Friday, February 3, 2012

Essayistically, Dreamily

An essay, a dream: in each, it’s not necessary to maintain forward momentum. Thinking essayistically: interrupting the flow, allowing in tangents, making u-turns.   

Or: an essay moves forward by moving sideways.

"Sound paradoxical? Welcome to the essay." David Lazar 


Among the reoccurring dreams I have is seeing a band play at a club. Invariably, in the dream—which is narrative, not surreal, it feels like the world I wake to, see out the window—the band never gets past the first song. They stop playing of their own accord, or because something distracting happens in the crowd or outside the venue. Eventually, the band members leave the stage and, sometimes carrying their guitars, sometimes not, become part of a different story, usually involving me. The crowd looks on, puzzled. I'm aware of the disconnect: a loud venue now filling with the murmurs of a crowd of confused and annoyed people—what happened to the show?—as the band members and I enact some side story. Eventually the crowd disperses, stagehands pack up the band's onstage gear, the show's over after one song. We never do get back.



"Writing is not, as I first supposed, been a remembering of a concluded period in my life, but merely a constant pretense at remembering, in the form of sentences that only lay claim to detachment." Peter Handke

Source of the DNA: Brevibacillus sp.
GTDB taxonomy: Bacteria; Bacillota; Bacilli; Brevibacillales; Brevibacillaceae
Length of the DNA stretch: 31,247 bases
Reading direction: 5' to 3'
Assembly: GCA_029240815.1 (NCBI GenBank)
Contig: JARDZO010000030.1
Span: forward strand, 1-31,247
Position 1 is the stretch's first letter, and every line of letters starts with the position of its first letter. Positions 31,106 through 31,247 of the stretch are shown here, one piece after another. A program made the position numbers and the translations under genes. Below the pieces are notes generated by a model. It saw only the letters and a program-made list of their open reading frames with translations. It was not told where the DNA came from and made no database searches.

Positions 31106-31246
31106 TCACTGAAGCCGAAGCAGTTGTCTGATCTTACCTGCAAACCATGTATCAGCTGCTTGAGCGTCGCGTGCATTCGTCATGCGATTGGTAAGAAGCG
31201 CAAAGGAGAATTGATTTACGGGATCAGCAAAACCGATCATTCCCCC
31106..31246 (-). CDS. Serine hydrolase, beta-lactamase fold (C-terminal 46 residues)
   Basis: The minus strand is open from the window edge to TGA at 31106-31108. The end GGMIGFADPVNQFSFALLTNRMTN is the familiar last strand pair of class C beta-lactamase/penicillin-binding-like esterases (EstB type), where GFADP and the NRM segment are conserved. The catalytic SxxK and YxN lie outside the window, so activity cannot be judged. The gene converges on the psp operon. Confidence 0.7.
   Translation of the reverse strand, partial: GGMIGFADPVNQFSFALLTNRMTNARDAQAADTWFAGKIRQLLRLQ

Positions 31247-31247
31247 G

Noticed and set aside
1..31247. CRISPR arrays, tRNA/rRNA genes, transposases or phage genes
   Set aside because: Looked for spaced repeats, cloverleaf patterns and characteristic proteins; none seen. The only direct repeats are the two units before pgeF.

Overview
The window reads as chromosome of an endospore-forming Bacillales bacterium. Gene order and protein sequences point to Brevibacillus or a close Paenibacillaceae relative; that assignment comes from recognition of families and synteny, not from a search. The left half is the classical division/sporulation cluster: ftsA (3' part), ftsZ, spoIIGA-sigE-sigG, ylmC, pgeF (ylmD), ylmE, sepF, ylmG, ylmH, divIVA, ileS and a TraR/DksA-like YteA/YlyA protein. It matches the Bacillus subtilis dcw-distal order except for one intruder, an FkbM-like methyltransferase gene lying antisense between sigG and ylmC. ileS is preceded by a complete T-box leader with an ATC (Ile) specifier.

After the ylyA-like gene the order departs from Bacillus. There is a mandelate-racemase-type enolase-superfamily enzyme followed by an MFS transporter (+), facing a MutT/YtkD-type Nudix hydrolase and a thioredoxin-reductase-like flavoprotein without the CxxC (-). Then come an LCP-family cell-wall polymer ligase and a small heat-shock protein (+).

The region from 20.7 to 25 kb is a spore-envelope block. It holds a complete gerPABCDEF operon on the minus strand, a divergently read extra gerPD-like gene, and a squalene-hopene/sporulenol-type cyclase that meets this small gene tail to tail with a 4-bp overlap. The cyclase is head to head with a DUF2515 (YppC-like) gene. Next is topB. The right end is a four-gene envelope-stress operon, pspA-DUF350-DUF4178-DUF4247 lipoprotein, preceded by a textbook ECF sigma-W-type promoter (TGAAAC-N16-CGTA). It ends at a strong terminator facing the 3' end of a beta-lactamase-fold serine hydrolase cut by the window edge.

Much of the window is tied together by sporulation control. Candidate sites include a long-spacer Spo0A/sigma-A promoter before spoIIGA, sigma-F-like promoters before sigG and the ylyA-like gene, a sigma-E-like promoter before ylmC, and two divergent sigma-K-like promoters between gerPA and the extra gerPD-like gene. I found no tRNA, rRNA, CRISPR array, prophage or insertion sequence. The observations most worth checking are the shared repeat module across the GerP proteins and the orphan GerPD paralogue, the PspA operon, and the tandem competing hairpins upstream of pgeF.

"The person who interrupts instead of unquestioningly accepting and categorizing is slapped with the charge of intellectualizing as with a yellow star; his misled and decadent intelligence is said to subtilize and project meaning where there is nothing to interpret. Technician or dreamer, those are the alternatives." T.W. Adorno

"...memoir is an assaying of ideas, images, and feelings. It is, in its best sense, an impulsive exploration. It is not storytelling. It is not moralizing. It is not knowing, learning, nor even theorizing. Etymologically at the core of every memoir are anxiety and wonder and doubt." John D'Agata 

"We build the corral as we reinvent the horse." Stephen Dunn


Later in the dream I'm looking for that place on the wall where you push gently and the hidden room is revealed. When I wake I think that the best word in any essay is "but."


Richard Gilbert said...

Stimulating, as always. I affirm discovery and reflection, but think essaying IS storytelling, ultimately, whether of the surface situation or the growth in meaning and understanding. That's pretty generous and broad, I think. But if an essay does not feel like it is going someplace somehow, I think a lot of readers will give up.

Joe Bonomo said...

Thanks, Richard. I agree. I like to think of essays as the shape of thinking on the page, when really it's shaped thinking, a crucial difference.